On opening day in Annapolis, lawmakers get back into routine

January 10, 2008|By ANDREW SCHOTZ

ANNAPOLIS - The first day of the 2008 Maryland General Assembly regular session included a tribute to a delegate who died suddenly, a familiar protest vote in the Senate and otherwise routine fanfare.

Del. Richard B. Weldon Jr., R-Frederick/Washington, said "the sheer weight of the history" of the legislature, which is convening for the 425th time, makes the opening day meaningful.

Aside from that, "it's very ceremonial and a little bit of a waste of time," he said.

After the floor session, delegates scatter to parties and receptions, Weldon said, but "I'm jumping in my car and going back to Brunswick" to work.

Del. Christopher B. Shank, R-Washington, agreed that the opening of the 90-day session usually is "just a day to greet one another."


This time, he said, he was moved by a memorial ceremony for Del. Jane Lawton, who collapsed and died in November, about a week after the special session ended.

Lawton, a Democrat, represented Montgomery County in the House for two years. Speakers praised her charm and concern for the environment.

"Her spirit and civility is certainly something that we could use more of in the House of Delegates," Shank said afterward.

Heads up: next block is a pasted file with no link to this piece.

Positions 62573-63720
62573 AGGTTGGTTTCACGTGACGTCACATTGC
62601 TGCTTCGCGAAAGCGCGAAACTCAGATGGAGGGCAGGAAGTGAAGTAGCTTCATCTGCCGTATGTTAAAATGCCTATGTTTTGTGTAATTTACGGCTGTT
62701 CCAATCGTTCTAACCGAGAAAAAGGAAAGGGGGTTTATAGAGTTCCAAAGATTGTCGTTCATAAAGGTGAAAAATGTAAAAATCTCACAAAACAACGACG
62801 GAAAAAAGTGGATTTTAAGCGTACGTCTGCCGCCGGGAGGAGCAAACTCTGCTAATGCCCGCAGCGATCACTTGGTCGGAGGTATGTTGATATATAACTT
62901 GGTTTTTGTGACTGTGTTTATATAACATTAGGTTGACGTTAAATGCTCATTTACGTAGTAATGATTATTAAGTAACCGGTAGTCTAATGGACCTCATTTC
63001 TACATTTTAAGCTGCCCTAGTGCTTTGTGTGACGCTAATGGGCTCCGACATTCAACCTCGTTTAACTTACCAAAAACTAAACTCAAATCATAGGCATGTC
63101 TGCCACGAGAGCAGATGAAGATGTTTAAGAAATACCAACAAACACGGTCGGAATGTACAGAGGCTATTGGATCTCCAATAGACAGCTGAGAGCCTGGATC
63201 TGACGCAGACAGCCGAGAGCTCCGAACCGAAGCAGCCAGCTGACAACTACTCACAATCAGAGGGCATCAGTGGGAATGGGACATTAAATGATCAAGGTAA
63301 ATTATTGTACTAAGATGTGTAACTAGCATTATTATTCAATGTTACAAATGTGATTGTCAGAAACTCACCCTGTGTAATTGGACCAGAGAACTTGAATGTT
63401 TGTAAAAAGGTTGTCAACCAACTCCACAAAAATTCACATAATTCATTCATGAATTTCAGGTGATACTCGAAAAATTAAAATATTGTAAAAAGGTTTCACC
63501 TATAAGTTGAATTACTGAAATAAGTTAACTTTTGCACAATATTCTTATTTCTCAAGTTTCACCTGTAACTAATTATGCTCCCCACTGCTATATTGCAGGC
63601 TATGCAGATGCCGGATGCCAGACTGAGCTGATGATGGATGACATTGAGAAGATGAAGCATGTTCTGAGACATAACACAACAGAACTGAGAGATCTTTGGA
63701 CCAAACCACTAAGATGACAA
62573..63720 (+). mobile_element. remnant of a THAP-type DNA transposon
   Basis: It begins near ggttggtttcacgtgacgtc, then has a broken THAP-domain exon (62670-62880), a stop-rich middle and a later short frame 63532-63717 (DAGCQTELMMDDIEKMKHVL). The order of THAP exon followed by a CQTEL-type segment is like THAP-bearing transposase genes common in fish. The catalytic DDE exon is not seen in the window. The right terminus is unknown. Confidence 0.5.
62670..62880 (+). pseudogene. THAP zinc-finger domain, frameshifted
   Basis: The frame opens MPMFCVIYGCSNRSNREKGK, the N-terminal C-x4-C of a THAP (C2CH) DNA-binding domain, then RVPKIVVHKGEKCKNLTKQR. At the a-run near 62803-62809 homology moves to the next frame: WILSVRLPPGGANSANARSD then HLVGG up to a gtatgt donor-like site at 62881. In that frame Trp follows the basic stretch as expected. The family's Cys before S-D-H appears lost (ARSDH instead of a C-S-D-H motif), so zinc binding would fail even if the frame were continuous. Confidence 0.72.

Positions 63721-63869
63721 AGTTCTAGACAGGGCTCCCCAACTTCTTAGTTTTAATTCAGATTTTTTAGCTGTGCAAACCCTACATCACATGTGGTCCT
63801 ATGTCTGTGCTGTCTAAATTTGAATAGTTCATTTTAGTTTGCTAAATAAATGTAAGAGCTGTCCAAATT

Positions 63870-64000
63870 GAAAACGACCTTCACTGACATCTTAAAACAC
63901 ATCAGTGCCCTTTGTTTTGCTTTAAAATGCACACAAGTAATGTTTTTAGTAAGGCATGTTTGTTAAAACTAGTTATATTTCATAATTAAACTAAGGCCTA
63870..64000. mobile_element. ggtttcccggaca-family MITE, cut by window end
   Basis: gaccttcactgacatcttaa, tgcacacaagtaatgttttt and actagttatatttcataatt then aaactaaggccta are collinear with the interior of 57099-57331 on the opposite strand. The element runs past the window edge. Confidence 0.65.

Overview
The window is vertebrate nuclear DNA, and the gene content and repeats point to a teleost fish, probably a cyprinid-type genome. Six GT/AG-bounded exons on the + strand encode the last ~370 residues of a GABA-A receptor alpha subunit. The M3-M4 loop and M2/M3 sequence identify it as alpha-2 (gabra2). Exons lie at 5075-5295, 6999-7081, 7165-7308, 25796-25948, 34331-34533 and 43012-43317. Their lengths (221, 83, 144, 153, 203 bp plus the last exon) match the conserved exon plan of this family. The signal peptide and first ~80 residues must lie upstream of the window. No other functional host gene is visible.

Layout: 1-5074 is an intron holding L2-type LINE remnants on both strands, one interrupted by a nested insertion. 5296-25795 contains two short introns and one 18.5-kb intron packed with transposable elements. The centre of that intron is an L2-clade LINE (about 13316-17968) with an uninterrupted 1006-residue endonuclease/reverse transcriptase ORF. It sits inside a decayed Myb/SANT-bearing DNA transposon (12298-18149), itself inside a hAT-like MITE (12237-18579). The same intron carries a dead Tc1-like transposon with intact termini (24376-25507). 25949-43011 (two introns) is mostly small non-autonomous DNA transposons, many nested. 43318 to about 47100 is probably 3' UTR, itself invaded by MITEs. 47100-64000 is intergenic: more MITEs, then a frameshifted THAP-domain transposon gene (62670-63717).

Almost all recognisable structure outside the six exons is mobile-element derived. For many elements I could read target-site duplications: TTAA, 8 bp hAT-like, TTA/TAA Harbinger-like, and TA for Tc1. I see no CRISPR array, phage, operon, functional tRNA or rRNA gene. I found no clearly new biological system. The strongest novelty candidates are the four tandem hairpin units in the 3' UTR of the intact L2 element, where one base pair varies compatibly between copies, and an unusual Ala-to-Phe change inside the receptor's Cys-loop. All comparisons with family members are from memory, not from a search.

Del. LeRoy E. Myers, R-Washington/Allegany, said he didn't agree with Lawton on some issues, but called her "a very fair person to talk to."

Other parts of the House session were routine, include the re-election of Del. Michael E. Busch, D-Anne Arundel, as speaker. In seconding the nomination, Del. John P. Donoghue, D-Washington, said Busch is known for being fair, firm and passionate.

Federal and state officials attended.

Gov. Martin O'Malley addressed both the House and the Senate.

In the Senate, the annual nomination to keep Sen. Thomas V. Mike Miller Jr., D-Calvert/Prince George's, as president was once again met with a small pocket of opposition.

Miller's nomination was approved 43-3.

Sen. Alex X. Mooney, R-Frederick/Washington, voted no, as he has done three times before. In past years, he also has voted in favor of Miller three times and has abstained three times.

Mooney said Wednesday that Miller presided in the Senate over the largest tax increase in Maryland's history.

"It's symbolic, I guess," he said of his vote. "I don't think it has any deep meaning ... I'm going to vote my own voice for Washington County."

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